My mother, Sally Phipps was only three years old and the veteran winner of several beautiful baby contests when she appeared as the Baby in the film “Broncho Billy And The Baby.” It was made at the Niles California Essanay Studio in late 1914. Her memories of the early years at Essanay include sitting on Charlie Chaplin’s lap and enduring a frightening stage coach accident. In her teens, she was a Fox Studio star appearing in 20 films, including a cameo in the classic “Sunrise.” There were bad times also. She was on the set of her Fox two-reel comedy “Gentlemen Prefer Scotch” in 1927 when word reached her of the tragic death of her father, a state senator. But in that same year, she was selected as one of the 13 Wampas Baby Stars, starlets that were considered destined for future success. Despite her popularity in Hollywood, she left for New York where she became the darling of gossip columnists, particularly Walter Winchell. She appeared in two Broadway shows, made a Vitaphone comedy short, and married and divorced one of the Gimbel department store moguls before she darted off for India and around the world travel. Back in New York, there was another marriage, two children, and later a stay in Hawaii. Earl Wilson wrote about her in 1938 when she was working for the Federal Theatre Project during the WPA period — headlining his column “Wampas Ex-Baby Lives On WPA $23 – And Likes It.” She received the Rosemary (for remembrance) Award shortly before her death in 1978. Her images — especially her pinup photographs — have become highly collectible. Although Sally may never have met Natacha Rambova, she claims to have rented an apartment previously owned by her, a fact corroborated in several contemporary newspaper articles. The unit was in an apartment building at 320 East 57th Street, near Sutton Place. Sally rented the apartment for a period during her September-May stint, playing the ingénue in the Kaufman and Hart comedy hit “Once In A Lifetime” during the 1930-1931 Broadway season. Sally Phipps was always attracted to the occult world and through it developed several close friends. One of these was George Wehner, whom she first met in 1933. They stayed friends throughout the 1930s, with an interruption in the fall of 1939 when Sally left for a one-year stay in India. After she arrived back in New York City in February 1941, Sally phoned Wehner to tell him she was in town. A man answered the phone — Alfred Marion Harned, my future father. He took Sally’s message, since Wehner was not at home. Several months previously, Wehner had hired Harned, a local New York City orchestrator, composer, copyist, and instrumentalist, to write out the orchestral parts for his new Piano Concerto No. 1 – for 27 different instruments of a symphony orchestra. Harned had consented to take up residence in Wehner’s house during the multiple month process, so that he and Wehner could work together intensively without interruption. Several days after Sally’s leaving the phone message and then having been welcomed back by Wehner, she was invited to a séance at his house where she met Harned in person. Within six months, Sally and Harned were married. They left New York in June, eloped to Mexico, and were wed there in August. As a final note, the Piano Concerto No. 1 did get premiered in August 1941 at the Sculpture Court of the Brooklyn Museum, performed by the New York City Symphony Orchestra, with soloist Greta Lederer.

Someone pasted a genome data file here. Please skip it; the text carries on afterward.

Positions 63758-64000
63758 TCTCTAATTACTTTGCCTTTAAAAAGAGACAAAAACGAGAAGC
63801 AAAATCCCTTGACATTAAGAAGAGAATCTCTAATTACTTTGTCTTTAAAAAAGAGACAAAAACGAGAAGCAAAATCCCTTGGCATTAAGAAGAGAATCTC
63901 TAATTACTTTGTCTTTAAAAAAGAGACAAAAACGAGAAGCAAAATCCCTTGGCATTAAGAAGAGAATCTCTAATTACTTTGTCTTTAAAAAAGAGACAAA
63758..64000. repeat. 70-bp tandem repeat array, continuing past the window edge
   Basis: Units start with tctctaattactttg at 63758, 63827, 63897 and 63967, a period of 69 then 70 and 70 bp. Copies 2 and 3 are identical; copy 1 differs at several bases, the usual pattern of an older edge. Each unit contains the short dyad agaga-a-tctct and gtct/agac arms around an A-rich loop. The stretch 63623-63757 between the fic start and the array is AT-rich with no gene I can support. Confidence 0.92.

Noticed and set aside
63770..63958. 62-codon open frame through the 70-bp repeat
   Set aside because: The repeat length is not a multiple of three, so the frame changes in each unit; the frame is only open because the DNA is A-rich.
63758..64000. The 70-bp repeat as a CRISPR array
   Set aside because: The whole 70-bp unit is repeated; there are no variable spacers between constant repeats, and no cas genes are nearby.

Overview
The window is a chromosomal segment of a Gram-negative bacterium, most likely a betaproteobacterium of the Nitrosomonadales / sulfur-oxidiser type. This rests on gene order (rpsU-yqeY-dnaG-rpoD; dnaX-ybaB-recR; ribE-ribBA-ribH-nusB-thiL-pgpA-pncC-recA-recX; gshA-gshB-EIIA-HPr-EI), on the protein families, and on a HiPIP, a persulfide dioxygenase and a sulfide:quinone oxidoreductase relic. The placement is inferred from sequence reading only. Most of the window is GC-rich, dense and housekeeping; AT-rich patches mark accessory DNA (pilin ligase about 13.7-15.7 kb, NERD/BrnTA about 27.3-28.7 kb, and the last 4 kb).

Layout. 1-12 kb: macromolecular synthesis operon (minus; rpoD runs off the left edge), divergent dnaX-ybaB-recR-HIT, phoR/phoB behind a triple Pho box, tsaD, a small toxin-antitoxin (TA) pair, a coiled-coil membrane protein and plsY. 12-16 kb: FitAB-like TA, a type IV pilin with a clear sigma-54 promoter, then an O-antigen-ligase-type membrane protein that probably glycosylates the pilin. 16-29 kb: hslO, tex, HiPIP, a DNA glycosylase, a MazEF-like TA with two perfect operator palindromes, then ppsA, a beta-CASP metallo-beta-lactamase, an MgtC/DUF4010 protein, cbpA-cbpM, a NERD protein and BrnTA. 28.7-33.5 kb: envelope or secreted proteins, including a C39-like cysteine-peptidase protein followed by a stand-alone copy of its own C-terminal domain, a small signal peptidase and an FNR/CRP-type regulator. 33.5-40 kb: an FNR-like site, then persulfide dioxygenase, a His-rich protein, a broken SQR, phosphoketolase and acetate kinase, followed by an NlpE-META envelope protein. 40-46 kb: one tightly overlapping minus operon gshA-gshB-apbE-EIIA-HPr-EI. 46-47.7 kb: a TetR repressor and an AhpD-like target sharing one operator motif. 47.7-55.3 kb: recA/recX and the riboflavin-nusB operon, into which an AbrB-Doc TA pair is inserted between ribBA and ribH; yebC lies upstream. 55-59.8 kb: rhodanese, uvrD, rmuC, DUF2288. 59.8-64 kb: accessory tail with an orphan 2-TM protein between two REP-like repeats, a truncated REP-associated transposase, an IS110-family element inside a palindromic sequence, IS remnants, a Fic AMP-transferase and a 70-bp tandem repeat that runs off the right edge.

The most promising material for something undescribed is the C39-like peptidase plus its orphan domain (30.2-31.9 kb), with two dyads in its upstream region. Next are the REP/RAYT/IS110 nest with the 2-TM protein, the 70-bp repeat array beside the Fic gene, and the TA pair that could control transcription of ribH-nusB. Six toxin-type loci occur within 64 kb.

2. As a son of a famous actress you must have enjoyed hearing about your mother’s life. Do you have a favorite story?